Rhythmic CHR

“The City 97.9″ flips from Jazz/AC to Rhythmic CHR”Wild 97.9”

This station had been KTNT and at 97.7 since 1988. It moved to 97.9 to boost its power to 6,000 watts. One year before the flip, then-owner Caribou Broadcasting, relaunched it as KCYI “The City 97.9” making it a Urban AC/Jazz hybrid. Caribou was bought by Citadel Broadcasting (along with four other stations in Oklahoma City) in January of 2000. On Monday, January 24 at noon, the station began stunting with a computerized voice counting down. Along with the countdown were jokes and jabs at the competition. Examples: “Linda Cavanaugh is a fox.” (She is a longtime news anchor at KFOR-TV 4 in Oklahoma City) “Tell someone about this. In fact, someone tell Mike McCoy” (McCoy is the long time program director of CHR KJYO “KJ-103”) “Jeff Couch ...

103.9 KPTY relaunches as Rhythmic CHR “Party Radio @ 103.9”

Following the change from “Arizona’s Party Station” to “Party Radio @ 103.9”, KPTY’s ratings fell into the dreaded 1-share range. There were numerous reasons for the mediocre ratings. Format-wise, Party Radio @ 103.9 began as what was described as “Extreme CHR” — playing hip-hop and modern rock (including a lot of cutting-edge selections) without the “in-between” music that defines most regular Mainstream CHRs (i.e. “pure pop” and dance music). It eventually dropped the hip-hop product in favor of “Extreme Rock”. Mancow Mueller’s syndicated “Mancow’s Morning Madhouse” show was also brought aboard. After dipping to a low 1 share, the end was near. During the final week of 1999, ...

“Groove 103.1” switches from Rhythmic CHR back to Dance

In June 1996, KACD-FM (Santa Monica) and KBCD-FM (Newport Beach) switched from a Mainstream AC format to a Underground Dance format known as “Groove Radio”. While Groove Radio was unique, it was perhaps too unique for conventional radio. It never made any sort of dent in the ratings. During the summer of 1997, Groove Radio creator Swedish Egil was fired. The station remained in the Dance arena, but it became more mainstream (better suited for radio) — but not so mainstream that it could truly be considered “cheesy”. The name also changed to “Groove 103.1”, mainly because Egil owned the rights to the “Groove Radio” name. Then, on September 18, 1997, the format changed to an ordinary traditional Rhythmic CHR, yet the name remained “...

94.9 KSAN Becomes Wild 94.9

Previous Format: Country “94.9 KSAN” New Format: Rhythmic CHR “Wild 94.9” KYLD Date & Time Of Change: July 2, 1997 at 12am More Info: Wikipedia

Stunting: “Steve” 103.9 KBZR Moves Into Phoenix

Prior to the Spring of 1996, KBZR was one of the many frequencies statewide that was carrying “The Blaze”. The Blaze was a bizarre Alternative/AOR/CHR hybrid format. In either March or April 1996, KBZR broke off from the other frequencies and began airing old school music i.e., Hispanic-oriented Gold selections from the R&B, Hip-Hop, Rap, Freestyle, and Disco genres. As it turns out, the music selected and the audience it targeted were both premonitions to the eventual format and target audience. There were no jocks, but an interesting stunt that is best described as a radio version of the “Where’s Waldo” book series. Promos and sweepers (voiced by station owner Jerry Clifton) claimed that the station was looking for “Steve” as they were movin...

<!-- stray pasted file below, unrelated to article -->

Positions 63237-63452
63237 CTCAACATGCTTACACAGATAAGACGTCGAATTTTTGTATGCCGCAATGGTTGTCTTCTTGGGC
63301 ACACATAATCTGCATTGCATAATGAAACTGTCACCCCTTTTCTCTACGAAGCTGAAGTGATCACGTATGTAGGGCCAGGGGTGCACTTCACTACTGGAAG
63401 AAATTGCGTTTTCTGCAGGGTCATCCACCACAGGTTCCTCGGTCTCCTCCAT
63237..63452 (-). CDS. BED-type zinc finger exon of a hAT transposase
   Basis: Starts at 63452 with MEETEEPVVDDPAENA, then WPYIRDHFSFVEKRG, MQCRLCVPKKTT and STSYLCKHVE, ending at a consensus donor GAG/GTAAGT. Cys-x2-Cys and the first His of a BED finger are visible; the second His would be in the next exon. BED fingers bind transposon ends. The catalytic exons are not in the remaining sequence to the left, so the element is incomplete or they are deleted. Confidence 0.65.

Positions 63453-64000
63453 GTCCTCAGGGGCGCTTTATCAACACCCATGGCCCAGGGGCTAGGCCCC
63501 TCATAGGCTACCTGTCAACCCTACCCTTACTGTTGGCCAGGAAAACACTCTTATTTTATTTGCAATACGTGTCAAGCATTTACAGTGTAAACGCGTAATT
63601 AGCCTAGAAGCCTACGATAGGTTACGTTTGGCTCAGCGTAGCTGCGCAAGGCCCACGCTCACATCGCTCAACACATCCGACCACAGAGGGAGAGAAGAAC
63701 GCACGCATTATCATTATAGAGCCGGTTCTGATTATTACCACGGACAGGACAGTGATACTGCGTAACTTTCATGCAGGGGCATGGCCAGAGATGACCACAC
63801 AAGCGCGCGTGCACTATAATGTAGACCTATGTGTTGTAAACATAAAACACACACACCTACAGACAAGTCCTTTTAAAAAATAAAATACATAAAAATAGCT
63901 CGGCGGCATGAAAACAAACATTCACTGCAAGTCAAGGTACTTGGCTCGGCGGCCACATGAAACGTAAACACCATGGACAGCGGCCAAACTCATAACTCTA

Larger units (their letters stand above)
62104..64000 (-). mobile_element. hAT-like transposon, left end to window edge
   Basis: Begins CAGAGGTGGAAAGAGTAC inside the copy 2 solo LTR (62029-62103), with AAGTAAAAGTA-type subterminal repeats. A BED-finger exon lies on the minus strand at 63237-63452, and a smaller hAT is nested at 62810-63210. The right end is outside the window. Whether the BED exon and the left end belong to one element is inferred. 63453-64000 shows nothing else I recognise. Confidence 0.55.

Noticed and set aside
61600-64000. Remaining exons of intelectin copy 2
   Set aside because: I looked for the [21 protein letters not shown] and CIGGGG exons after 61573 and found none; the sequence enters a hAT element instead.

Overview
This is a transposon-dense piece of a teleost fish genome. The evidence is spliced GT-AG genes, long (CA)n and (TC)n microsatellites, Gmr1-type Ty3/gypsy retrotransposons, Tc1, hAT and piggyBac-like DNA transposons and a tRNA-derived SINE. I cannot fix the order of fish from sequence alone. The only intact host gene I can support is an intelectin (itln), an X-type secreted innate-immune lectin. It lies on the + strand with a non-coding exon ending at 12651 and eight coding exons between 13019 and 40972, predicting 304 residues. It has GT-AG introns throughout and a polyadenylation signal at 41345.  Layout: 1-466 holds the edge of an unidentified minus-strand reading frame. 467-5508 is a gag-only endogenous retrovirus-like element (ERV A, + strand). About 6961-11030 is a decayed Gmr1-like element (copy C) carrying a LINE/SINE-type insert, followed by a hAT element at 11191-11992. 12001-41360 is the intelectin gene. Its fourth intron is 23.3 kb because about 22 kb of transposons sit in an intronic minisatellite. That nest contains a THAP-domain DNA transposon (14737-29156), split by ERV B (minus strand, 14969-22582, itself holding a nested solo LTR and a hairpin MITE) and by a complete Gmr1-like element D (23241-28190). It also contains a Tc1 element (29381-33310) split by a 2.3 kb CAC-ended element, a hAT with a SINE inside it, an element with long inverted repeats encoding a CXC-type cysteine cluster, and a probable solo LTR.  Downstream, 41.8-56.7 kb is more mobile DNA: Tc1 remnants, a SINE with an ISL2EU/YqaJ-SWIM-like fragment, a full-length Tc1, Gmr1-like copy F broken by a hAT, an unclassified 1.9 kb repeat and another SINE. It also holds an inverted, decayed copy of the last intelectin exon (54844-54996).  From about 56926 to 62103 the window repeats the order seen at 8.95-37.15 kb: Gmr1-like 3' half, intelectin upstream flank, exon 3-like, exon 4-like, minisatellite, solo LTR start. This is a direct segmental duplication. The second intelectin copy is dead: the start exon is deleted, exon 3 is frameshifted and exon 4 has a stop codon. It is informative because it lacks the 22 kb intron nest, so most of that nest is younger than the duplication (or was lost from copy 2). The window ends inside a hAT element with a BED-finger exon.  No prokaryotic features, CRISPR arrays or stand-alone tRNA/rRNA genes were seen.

KSOL Becomes Wild 107.7

Previous Format: Urban AC KSOL New Format: Rhythmic CHR “Wild 107.7” KYLD Date & Time Of Change: February 12, 1992 More Info: Wikipedia Related Changes: 107.7 KSOL Signs Off

102.1 WIOQ flips from Oldies to Rhythmic CHR “Q102”

On November 18, 1987, two Philadelphia radio stations changed formats to oldies within minutes of one another: “Hot Hits” 98.1 WCAU-FM became “Oldies 98” WOGL, while Rocker “Q102” WIOQ became “Solid Gold 102”. The battle between the two stations would last for 14 months until WIOQ was sold to EZ Communications. Under new PD Mark Driscoll, the station debuted a Rhythmic CHR format under the resurrected “Q102” moniker that has lasted to this day in various forms.

97.1 WYNY Becomes Hot 97 WQHT

Previous Format: Country “Country 97” WYNY New Format: Dance CHR “Hot 97” WQHT Date & Time Of Change: September 22, 1988 at 5:30pm More Info: Wikipedia In 1988, as part of the purchase of RCA by General Electric, NBC was required to sell off their radio holdings. Emmis Broadcasting acquired NBC’s two frequencies in New York City to upgrade their holdings in the market, but were required to then sell the other stations. While 1050 WFAN moved to 660, Emmis moved its Rhythmic CHR WQHT “Hot 103” to the more powerful 97.1 signal in order to better compete against Z100 and Power 95. The 103.5 frequency was spun-off to Westwood One, along with the WYNY call letters and country programming. Related Changes: Hot 103 WQHT Becomes Country 103.5 WYNY

Hot 103 WQHT Becomes Country 103.5 WYNY

Previous Format: Dance CHR “Hot 103” WQHT New Format: Country “Country 103.5” WYNY Date & Time Of Change: September 22, 1988 at 5:30pm More Info: Wikipedia In 1988, as part of the purchase of RCA by General Electric, NBC was required to sell off their radio holdings. Emmis Broadcasting acquired NBC’s two frequencies in New York City to upgrade their holdings in the market, but were required to then sell the other stations. While 1050 WFAN moved to 660, Emmis moved its Rhythmic CHR WQHT “Hot 103” to the more powerful 97.1 signal in order to better compete against Z100 and Power 95. The 103.5 frequency was spun-off to Westwood One, along with the WYNY call letters and country programming. Related Changes: 97.1 WYNY Becomes Hot 97 WQHT

  • 1
  • 3
  • 4
css.php